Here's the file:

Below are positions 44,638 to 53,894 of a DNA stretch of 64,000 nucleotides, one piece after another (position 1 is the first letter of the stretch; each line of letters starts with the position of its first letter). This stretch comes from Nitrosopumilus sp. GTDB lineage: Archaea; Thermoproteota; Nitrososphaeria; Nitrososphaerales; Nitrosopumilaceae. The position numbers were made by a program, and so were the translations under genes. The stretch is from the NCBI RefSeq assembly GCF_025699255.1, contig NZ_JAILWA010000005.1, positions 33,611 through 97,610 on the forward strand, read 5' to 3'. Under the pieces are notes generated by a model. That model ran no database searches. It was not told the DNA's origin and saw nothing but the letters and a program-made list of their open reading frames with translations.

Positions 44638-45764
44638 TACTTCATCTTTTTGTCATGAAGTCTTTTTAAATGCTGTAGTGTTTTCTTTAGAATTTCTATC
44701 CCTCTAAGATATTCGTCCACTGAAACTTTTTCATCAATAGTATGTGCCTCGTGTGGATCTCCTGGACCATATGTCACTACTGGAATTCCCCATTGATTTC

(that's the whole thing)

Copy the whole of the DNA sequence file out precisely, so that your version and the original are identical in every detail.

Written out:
Below are positions 44,638 to 53,894 of a DNA stretch of 64,000 nucleotides, one piece after another (position 1 is the first letter of the stretch; each line of letters starts with the position of its first letter). This stretch comes from Nitrosopumilus sp. GTDB lineage: Archaea; Thermoproteota; Nitrososphaeria; Nitrososphaerales; Nitrosopumilaceae. The position numbers were made by a program, and so were the translations under genes. The stretch is from the NCBI RefSeq assembly GCF_025699255.1, contig NZ_JAILWA010000005.1, positions 33,611 through 97,610 on the forward strand, read 5' to 3'. Under the pieces are notes generated by a model. That model ran no database searches. It was not told the DNA's origin and saw nothing but the letters and a program-made list of their open reading frames with translations.

Positions 44638-45764
44638 TACTTCATCTTTTTGTCATGAAGTCTTTTTAAATGCTGTAGTGTTTTCTTTAGAATTTCTATC
44701 CCTCTAAGATATTCGTCCACTGAAACTTTTTCATCAATAGTATGTGCCTCGTGTGGATCTCCTGGACCATATGTCACTACTGGAATTCCCCATTGATTTC